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Mill top of anvil flat?

trevj

Ultra Member
Hi Group,
We re finished a 120# Peter Wright anvil for our blacksmith area. Over all it was not in too bad of shape but the edges were rounded over. The top plate was about 1/2" thick
We built them up by tig welding stellite in small beads about 1" long then ground it with flap wheels if I can recall
We were very careful not to over heat it but at the end still saw a very fine hairline under the top plate.
I sold the entire blacksmith area to custom bike builder Roger Goldammer.
I will never find or be able to own an anvil of this type in my lifetime
Meh. Never say never. Had too many 'nice things' get dropped in my lap, because I was the first guy that the donation source had met that was actually interested in whatever it was, and 'just wanted it to go to a good home'.

Personally, the limiting factor for me, would be whether the anvil was actually sound or not (ie: the forge welds holding the tool steel plate on the top of the anvil were still intact). After that I would be assessing my welding skills, availability of suitable rod, etc.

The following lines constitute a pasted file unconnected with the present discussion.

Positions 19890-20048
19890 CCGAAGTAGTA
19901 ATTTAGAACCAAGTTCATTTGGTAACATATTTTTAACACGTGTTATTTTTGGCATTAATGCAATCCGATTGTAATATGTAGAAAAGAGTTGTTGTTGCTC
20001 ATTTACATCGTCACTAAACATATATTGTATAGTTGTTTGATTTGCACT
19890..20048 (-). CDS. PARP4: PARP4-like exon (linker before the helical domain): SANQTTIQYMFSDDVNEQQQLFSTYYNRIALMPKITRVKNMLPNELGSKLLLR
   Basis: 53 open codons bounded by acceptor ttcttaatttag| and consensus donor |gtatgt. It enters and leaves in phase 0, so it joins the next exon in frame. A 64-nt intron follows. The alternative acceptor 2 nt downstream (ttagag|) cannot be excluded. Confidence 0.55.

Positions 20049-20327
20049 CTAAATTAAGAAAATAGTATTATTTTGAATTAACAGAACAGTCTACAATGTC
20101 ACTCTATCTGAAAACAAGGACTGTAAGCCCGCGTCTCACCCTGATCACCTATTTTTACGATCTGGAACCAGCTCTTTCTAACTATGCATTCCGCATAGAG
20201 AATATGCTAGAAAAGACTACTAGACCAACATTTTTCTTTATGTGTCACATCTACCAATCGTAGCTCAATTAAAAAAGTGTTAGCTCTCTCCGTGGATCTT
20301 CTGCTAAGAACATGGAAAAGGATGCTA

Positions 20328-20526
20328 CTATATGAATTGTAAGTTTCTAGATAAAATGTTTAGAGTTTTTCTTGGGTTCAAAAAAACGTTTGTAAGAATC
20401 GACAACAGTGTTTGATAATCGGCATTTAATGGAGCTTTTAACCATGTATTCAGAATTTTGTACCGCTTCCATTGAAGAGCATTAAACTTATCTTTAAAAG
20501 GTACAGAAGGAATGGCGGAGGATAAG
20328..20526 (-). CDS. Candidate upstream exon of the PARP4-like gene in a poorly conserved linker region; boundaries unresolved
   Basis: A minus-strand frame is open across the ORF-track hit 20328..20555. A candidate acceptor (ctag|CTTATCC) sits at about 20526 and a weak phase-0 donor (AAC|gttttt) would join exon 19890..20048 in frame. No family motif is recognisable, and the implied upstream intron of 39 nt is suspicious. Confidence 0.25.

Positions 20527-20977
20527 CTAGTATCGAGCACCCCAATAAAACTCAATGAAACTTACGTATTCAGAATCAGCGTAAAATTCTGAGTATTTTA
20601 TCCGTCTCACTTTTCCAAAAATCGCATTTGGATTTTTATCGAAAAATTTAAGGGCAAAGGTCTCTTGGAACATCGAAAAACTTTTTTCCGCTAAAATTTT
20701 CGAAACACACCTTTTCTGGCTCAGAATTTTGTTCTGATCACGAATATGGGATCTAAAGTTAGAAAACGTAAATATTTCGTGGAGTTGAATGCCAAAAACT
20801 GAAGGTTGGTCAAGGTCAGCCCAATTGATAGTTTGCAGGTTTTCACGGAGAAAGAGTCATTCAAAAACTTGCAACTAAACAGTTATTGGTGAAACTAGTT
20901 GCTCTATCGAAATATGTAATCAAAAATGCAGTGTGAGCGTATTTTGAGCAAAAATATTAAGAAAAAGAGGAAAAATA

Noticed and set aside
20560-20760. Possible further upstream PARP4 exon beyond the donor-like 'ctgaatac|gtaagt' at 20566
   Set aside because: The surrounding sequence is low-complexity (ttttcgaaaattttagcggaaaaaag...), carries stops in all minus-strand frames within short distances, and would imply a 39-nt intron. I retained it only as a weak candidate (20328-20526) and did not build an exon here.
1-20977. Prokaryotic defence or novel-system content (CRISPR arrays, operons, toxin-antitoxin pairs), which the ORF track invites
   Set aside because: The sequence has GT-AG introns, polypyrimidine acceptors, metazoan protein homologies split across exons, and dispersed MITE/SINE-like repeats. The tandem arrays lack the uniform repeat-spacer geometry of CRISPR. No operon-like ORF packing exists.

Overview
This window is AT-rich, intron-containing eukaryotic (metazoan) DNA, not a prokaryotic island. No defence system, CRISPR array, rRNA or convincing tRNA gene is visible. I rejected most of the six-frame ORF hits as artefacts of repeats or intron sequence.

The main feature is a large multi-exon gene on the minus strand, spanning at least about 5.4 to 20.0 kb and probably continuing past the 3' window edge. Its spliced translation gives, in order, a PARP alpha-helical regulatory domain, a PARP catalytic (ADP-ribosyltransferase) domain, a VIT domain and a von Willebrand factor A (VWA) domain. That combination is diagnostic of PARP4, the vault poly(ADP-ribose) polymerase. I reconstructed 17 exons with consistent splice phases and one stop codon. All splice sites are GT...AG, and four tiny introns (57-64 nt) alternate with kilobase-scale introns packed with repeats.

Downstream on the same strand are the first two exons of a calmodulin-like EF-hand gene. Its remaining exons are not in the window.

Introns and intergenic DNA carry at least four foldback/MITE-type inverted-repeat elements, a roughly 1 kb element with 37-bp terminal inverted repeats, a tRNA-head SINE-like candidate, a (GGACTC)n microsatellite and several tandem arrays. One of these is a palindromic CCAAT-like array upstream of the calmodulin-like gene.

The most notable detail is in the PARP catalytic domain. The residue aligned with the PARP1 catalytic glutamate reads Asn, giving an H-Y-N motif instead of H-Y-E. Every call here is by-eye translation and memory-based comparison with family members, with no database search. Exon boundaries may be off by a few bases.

Mill work comes after the dirty job of repairing the damage and chipped off corners gets done! :)
 

wmetfab

Well-Known Member
Interesting read on stellite. Especially the part on stellite in nuclear reactor.

@wmetfab where did you get stellite for tig welding? is it available as a tig rod?
Janger,
We did the repair around 2006.
We got about 8 or 10 rods?
5/32 bare rods about 30" long they were a bluish color and odd looking like segments that were fused together.
Cant exactly remember where we got them we had a real good guy that was salesman for the welding supply I think he made them appear from somewhere
 

buckbrush

Active Member
I use h.s.s. drill bits for hardfacing with my Miller tig welder. You could just tap the flux off of a hardfacing stick rod and use that for tig, depending on the rod size and amperage of your machine.
 
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